USU students curate exhibit of venerable books


On November 20, art history students at Utah State University opened an exhibit of age-old books in the Hatch Room at Utah State’s Special Collection and Archives center. The exhibit was fully curated by students in Professor Alexa Sand’s manuscript studies class. The exhibit will remain open until Jan. 20.  

The exhibit, entitled “Books Lives”, showcases religious devotional texts along with books of health, diet, and gardening dating back as far as the 13th century. According to Sand, the texts have been gifted by generous donors or purchased by Utah State for the university’s collection.

Elisabeth Cropper, a student in Sand’s class, said the students spent 12 weeks doing research on the texts. Sand said her students researched the historical context as well as the text’s physical aspects. Sand said the overall theme of the research and the exhibit was to present the “interesting lives” of the books.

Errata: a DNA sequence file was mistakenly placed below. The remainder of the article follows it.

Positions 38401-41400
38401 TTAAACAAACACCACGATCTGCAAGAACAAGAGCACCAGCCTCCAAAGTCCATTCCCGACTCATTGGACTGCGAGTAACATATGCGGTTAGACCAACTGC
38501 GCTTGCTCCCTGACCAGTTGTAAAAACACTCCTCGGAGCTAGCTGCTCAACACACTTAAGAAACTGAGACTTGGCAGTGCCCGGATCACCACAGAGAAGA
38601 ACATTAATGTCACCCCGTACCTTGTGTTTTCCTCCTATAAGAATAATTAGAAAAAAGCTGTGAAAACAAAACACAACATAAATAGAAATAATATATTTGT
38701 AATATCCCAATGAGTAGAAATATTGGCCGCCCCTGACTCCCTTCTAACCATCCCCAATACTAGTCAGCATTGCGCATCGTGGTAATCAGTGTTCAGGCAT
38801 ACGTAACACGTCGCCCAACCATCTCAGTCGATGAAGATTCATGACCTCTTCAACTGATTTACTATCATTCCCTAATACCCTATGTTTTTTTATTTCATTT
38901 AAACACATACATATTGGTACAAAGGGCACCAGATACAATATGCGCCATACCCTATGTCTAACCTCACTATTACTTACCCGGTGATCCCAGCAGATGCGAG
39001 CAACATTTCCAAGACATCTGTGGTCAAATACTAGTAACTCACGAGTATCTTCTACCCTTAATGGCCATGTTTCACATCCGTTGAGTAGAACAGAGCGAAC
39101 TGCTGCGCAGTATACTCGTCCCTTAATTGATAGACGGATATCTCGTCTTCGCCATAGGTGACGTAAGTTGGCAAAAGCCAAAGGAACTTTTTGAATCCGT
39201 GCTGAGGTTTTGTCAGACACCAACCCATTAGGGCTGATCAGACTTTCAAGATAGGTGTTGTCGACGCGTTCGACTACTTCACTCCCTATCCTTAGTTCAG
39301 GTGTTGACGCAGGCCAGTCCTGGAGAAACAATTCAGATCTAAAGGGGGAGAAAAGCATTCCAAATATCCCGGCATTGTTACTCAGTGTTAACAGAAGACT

Cropper, who researched a religious text referred to as a book of hours, said similar texts would occasionally have religious scenes painted in them. Several workers would use inks made from gemstones, ink from gallnuts and goldleaf gilding to complete the paintings. Cropper said some owners would commission paintings with their own image appended into reverent scenes.

While Sand doesn’t like to focus on the current monetary value of the books in the collection, she said they were quite expensive during their period of prominence allowing only the wealthy to own one.

“A fully illuminated book of hours would be the price of a horse,” Sand said.

According to Sand, some of the texts in the collection are second or third editions while other texts are damaged or missing content. However, Sand said the books are excellent artifacts for the students to study.